The Rock Church can hold nearly 800 people, and its purple pews are a stark contrast to the grey, granite walls. The spherical roof features 22 kilometres of copper wire, and the space is frequently used for concerts as the untouched walls produce remarkable acoustics, which anyone who has heard the church organ can attest to. It may be a bit out of the way from the city centre, but Temppeliaukio Kirkko is definitely worth the trip.
One of the prettiest parks in the city (which says a lot considering green areas make up one-third of Helsinki), Esplanade Park is located right in the centre and borders one of the ritziest shopping streets which is also home to fancy hotels. In other words, it’s the perfect spot for people watching.
There are a couple of nice restaurants located on the edge of the park as well as the nude Havis Amanda statue, and from there visitors can wander down the shaded pathway, relax on one of the many benches, admire its statues, and even take in a fashion show or concert if they time their visit right.
Old Market Hall
Hankering for some Finnish fare? The stalls inside beautiful Old Market Hall have been serving up the likes of fresh-baked treats, cheese, and traditional dishes including seafood soup since 1889. The market is a fantastic, inexpensive spot to stop for lunch and mix with the locals, or take a well-deserved time out from all that sightseeing and grab a coffee at one of its cafes.
Just across from Market Hall along the waterfront, visitors will also find the open air Market Square which is a fabulous spot for picking up Finnish souvenirs. (Insider tip: For those looking to bring home a reindeer fur as a memento of their Scandinavian trip, they’re cheaper in Finland than in neighbouring Norway). Summer sees fresh flowers, colourful fruit baskets and outdoor cafes fill the plaza which borders Esplanade Park, while heated tents serving hot drinks are set up during winter.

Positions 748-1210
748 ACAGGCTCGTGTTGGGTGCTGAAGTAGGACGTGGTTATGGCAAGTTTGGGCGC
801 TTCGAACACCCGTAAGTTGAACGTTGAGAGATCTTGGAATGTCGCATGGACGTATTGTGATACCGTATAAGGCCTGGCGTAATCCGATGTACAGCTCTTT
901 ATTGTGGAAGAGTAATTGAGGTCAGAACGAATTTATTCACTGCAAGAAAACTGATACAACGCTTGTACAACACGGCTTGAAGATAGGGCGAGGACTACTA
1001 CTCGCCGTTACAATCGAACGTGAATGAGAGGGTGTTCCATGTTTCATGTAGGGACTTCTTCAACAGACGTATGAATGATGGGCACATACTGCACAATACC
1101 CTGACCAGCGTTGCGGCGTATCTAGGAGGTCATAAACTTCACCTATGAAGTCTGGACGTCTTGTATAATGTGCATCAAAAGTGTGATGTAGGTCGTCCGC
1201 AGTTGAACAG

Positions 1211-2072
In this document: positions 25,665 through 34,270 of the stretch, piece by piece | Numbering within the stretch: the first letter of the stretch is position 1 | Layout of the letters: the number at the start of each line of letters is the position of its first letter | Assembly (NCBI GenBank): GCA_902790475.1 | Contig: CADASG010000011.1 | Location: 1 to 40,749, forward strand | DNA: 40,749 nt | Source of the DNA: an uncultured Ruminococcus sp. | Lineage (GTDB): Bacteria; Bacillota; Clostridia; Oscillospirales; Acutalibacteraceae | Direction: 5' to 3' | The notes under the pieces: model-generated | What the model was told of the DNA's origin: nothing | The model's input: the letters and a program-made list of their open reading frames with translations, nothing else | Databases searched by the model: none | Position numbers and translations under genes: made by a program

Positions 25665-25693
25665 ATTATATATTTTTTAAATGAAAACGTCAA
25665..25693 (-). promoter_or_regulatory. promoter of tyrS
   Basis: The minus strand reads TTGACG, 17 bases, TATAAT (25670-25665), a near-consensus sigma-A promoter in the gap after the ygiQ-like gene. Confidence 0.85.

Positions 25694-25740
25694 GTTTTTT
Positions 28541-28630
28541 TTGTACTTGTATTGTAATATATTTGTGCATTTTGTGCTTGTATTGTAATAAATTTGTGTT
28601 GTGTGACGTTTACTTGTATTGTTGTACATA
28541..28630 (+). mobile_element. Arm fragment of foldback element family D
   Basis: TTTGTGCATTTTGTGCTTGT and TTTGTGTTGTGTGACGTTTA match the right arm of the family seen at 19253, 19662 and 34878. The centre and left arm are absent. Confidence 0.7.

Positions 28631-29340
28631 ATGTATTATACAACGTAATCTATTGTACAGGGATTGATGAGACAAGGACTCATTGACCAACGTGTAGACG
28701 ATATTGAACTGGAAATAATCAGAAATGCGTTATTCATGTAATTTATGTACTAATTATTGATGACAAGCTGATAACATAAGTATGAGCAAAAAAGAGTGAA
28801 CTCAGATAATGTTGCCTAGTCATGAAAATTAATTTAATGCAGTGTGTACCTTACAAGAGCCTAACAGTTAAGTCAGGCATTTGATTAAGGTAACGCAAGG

Just across from Market Square is the Presidential Palace, which is one of the official homes of Finland’s president. Built back in 1845, it was used as a military hospital and headquarters around the time of the first World War, before being converted back to an official residence. As it is used for events and occasionally hosting foreign dignitaries, there are no public tours and the palace can only be viewed from the outside.
Those wondering about Russia’s influence on Finland need not look further than the Uspenski Cathedral, a gorgeous orthodox church with gleaming golden cupolas. The largest orthodox church in western Europe, it has 13 onion domes meant to represent Jesus Christ and the twelve apostles. Located in the Katajanokka district, the cathedral is only a 10 minute walk from Market Square, and the public is welcome inside.
Suomenlinna Sea Fortress
It may sound like something out of a movie, but the Suomenlinna Sea Fortress is very real. Built off the coast of Helsinki back in the 1700s to protect the Finns from Russia, it was declared a UNESCO World Heritage Site in 1991. Today, visitors can get to the fortress with a quick ferry ride, and wander the grounds which are now home to a museum, visitor centre, restaurants and cafes.
Have you been to Helsinki? If so, which of the landmarks was your favourite? Share in the comments below!
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Globe Guide explored Helsinki in collaboration with Viking Cruises. As always, hosts have no editorial influence on articles